The Edge can be used alone, just like you would with any Windows 8 tablet, with touchscreen controls only. Or you can push it into a gamepad controller dock and have something a lot like what we saw when the device was still Project Fiona, with console style controls on either side of the pad. Dock the Edge into a TV dock and have something like a console for your TV. Or pop it into a keyboard dock and make it work like a laptop. All of these configurations make the Edge so much more than just a tablet.
The Edge itself looks hefty in pictures with a thickness far greater than an iPad, but it's really pretty light (2 lbs), and it's easy on the hands. It manages to be sturdy and well balanced, but still somehow sleek and appealing. For gaming purposes, you'll only get so far with the touchscreen, though.
You'll forget how light the Edge is when you dock it into the controller attachment. The plastic body and its sticks, triggers, force feedback motors, and buttons can't weigh much separately, but when you combine these and the required battery for this attachment, the weight is noticeable. Drop in the Edge and you've got something that will inevitably end up propped up by a knee, or resting against something else. The controls are fantastic, but your muscles will also have to be pretty great to keep this thing held up.
The prototype keyboard dock Razer showed off speaks to me much more as a PC gamer. This unit is almost exactly the same size as the Edge itself, and features a chicklet style and a slot to prop the tablet up in. This gives you what is essentially a really compact gaming PC. Simply throw this combo and a nice mouse into a small messenger bag and you have a super compact gaming rig. It all folds up so nicely that I can't stop thinking about how great it would be to carry it around as an on-the-go PC gaming solution.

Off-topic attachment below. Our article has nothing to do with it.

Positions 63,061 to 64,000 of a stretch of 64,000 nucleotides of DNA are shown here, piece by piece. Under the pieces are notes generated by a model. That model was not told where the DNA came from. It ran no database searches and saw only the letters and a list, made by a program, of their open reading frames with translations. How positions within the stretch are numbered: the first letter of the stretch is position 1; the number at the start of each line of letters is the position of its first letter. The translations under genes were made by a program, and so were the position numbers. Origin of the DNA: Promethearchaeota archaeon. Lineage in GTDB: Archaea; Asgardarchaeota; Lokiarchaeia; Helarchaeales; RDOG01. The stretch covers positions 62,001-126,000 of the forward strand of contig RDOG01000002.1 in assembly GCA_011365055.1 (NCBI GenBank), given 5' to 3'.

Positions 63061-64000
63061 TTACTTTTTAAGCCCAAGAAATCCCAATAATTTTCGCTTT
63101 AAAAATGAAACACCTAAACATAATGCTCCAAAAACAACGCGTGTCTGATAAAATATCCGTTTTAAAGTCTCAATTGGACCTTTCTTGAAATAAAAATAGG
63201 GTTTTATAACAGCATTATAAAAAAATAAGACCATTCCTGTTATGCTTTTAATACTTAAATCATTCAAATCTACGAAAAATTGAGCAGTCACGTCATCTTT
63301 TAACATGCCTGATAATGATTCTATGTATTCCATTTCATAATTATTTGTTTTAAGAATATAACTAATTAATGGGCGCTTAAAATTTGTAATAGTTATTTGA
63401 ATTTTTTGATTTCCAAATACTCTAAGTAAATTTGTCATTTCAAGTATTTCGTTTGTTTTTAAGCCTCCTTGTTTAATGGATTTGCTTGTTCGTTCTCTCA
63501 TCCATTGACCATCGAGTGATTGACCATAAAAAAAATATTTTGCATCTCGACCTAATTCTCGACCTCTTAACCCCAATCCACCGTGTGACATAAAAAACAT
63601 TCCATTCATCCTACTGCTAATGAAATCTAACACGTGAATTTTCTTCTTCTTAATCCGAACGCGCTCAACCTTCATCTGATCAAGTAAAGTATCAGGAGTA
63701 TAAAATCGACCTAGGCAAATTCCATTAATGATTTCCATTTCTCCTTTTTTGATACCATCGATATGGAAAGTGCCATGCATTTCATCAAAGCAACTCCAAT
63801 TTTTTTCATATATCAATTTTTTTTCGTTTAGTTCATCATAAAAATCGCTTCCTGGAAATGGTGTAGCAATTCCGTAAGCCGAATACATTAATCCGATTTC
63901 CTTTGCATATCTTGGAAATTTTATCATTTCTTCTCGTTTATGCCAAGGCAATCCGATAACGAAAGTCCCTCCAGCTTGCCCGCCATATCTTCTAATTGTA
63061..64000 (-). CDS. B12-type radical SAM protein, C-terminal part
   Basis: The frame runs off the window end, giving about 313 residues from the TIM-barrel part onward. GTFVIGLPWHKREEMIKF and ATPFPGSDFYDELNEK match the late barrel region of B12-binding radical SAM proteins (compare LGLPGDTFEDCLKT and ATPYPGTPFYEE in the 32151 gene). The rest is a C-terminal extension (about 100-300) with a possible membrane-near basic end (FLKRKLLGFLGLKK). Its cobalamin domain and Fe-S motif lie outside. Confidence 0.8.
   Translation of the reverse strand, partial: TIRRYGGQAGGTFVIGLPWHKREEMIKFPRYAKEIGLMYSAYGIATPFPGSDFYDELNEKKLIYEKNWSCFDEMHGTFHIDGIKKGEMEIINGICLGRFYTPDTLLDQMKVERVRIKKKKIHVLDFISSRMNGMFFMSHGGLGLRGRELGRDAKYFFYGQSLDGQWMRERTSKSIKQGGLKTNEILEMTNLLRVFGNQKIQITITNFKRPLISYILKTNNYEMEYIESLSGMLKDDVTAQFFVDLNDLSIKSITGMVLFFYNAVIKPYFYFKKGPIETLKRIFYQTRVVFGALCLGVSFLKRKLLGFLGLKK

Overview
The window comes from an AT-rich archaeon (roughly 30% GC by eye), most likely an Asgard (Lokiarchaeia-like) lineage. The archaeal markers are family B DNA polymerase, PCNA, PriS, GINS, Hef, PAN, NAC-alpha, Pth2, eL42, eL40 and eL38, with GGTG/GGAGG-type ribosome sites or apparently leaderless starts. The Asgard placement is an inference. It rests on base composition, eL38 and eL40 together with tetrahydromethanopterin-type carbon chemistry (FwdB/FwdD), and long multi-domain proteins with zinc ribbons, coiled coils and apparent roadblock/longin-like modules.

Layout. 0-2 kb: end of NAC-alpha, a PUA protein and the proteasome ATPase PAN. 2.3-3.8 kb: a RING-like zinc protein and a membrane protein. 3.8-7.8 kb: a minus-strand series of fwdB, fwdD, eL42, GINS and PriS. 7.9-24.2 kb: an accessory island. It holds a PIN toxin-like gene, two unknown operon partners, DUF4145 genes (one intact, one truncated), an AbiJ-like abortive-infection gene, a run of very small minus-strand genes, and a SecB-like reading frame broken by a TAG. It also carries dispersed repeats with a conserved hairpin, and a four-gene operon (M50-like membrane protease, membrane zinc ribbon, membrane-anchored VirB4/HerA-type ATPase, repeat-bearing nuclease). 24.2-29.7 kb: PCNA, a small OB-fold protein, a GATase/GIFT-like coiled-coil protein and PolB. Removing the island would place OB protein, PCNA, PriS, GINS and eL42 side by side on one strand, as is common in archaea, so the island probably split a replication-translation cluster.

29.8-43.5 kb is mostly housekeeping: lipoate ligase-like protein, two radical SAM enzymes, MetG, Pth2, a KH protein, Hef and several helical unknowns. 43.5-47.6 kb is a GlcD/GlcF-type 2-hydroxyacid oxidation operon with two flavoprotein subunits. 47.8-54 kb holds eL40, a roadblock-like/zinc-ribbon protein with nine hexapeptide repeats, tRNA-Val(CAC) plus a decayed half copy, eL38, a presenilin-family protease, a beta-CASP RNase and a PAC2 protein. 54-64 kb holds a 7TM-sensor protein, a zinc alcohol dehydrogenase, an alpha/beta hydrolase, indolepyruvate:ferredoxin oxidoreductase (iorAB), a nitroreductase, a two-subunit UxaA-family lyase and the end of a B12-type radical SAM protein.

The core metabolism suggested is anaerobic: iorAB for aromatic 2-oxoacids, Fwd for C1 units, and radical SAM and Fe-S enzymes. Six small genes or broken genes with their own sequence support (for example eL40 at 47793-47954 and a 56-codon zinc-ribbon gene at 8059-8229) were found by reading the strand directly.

Finally, a television dock has the Edge functioning like a home console. Four USB inputs can be used for controllers, and a HDMI output carries video and audio directly to a television. This gives hassle-free, cordless, instant docking with a full Windows 8 machine. Like Steam's Big Picture mode? This may be the best way to use it.
Edge performs admirably for gaming. I spent a fair bit of time trying one out with multiple games and came away impressed. While most Windows 8 tablets are built for basic computing, the Edge is spec'd for gaming first, which means that you'll be able to boot up just about anything on Steam and get going at at least default settings, with all the sparkly stuff turned on. Playing Dishonored at default settings looked great, with framerates coming in at 59 fps. Dirt 3 looked equally nice. The cooling fan did get moving after a bit of play, but this tells me that its 640M was really working.
I don't think your standard Windows 8 tablet will be pulling off the quality Edge does. Again, the innards would make for a decent gaming PC, which is why this tablet-like device comes in at a PC price. Those saying that an off-the-shelf Windows 8 tablet with a gamepad and keyboard would be a better and cheaper solution aren't giving Edge its due.
Gamers that desire flexibility and portability should check out what Razer's doing here. While I'm not completely sold on the $249 controller accessory (a stand and a gamepad would do me just fine), I love that this little 10-inch, 2 lb tablet-sized PC can run whatever you can throw at in both touchscreen and mouse/keyboard modes. And with the $99 TV dock, the Edge could double as a really sleek 'Steam Box' for Big Picture play.
We'd have to spend more time with Razer's Edge to make a full call on things like long-term comfort or battery life, but from the hour or so of time I spent today with it, I can definitely see the appeal. It's not going to blow away your dedicated desktop or gaming notebook in terms of power, but it will hold its own admirably.
The main takeaway here should be that Edge packs a lot of power in a little package. And that I want one.
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